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How can I go on when I’m leaving the better part of me behind?


That was the question I was asking myself one February morning while loading my four children into the van for a ten-hour trip to Michigan. We had buried my wife, Janiece, just two months earlier and we were in our season of “firsts” . . . first Christmas without her, first New Year without her, and now first road trip without her. 


I was trying to sort out my feelings about what “going on” would look like and whether I was up to the challenge. And even though I knew Janiece had entered the presence of God and didn’t really reside in the cemetery, I was still reluctant to leave the state where she was buried. I couldn’t help but feel that it was wrong to put so many miles between us. 

This trip was another reminder that I was facing a new life without her at my side, and I wasn’t ready for that. I didn’t want to go forward. Back felt safer, happier, familiar.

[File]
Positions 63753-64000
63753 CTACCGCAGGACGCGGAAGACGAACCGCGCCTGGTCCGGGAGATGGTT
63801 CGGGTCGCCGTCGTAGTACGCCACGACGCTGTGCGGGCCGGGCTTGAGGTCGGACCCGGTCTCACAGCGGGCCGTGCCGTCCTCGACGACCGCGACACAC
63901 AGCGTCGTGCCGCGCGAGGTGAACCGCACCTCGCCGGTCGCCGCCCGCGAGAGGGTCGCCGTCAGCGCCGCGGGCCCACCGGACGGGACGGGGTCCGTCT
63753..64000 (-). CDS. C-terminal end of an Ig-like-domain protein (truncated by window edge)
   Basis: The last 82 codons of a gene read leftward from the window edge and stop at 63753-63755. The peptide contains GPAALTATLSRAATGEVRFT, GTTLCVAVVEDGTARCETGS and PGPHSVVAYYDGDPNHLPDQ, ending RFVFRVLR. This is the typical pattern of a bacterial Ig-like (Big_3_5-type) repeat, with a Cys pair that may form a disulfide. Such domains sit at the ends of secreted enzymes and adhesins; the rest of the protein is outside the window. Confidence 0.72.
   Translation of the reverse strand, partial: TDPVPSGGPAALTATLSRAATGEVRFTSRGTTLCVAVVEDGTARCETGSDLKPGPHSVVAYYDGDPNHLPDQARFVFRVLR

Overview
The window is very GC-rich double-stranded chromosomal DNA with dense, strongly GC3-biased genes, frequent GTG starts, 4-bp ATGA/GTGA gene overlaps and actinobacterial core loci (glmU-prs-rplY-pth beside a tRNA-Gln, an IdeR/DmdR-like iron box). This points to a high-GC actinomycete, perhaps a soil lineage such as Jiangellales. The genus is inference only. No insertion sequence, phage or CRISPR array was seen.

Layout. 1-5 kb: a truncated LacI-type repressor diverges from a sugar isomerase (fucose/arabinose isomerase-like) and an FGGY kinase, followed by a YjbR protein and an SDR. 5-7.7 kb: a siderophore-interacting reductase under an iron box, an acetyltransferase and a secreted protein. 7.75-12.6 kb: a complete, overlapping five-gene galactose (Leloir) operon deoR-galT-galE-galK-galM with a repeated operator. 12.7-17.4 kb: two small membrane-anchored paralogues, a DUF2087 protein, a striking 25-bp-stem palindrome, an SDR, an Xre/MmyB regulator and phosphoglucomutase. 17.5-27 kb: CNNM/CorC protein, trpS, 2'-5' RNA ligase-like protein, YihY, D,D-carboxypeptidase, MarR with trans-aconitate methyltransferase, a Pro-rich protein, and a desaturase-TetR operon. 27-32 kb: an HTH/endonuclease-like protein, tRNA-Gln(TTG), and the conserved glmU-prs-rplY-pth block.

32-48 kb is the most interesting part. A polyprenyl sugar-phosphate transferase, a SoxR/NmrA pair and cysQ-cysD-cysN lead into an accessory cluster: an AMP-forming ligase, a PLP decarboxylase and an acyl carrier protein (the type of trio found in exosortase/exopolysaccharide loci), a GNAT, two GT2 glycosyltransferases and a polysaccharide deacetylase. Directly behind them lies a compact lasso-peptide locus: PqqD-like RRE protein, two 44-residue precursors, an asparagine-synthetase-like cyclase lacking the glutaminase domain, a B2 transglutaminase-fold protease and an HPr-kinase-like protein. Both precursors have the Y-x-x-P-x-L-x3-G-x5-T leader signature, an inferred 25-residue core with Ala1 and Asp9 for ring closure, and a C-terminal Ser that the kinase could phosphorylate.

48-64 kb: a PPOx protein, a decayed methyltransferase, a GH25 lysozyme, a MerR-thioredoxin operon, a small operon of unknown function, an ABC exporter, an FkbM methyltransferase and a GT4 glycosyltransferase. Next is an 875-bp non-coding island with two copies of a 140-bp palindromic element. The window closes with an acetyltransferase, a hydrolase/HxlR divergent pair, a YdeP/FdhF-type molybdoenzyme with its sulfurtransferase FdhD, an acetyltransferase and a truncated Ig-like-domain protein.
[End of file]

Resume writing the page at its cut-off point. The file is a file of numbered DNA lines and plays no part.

But I had no choice.

That was a lot of years ago. We’ve been on many trips since. The van is long gone, having been replaced with an SUV, and three more since. And the carseat that held my son has been upgraded to a new model for my grandsons.

But enough about me; this blog is for you.

I don’t know how long you’ve been on your journey, how many miles or months you’ve logged since your loved one passed, but I suppose you too have wrestled with the How can I go on? question. 

I won’t promise a short or easy answer. I’ll just offer my compassion and a few words that I trust you'll find helpful.

Tim Grissom

December 2021

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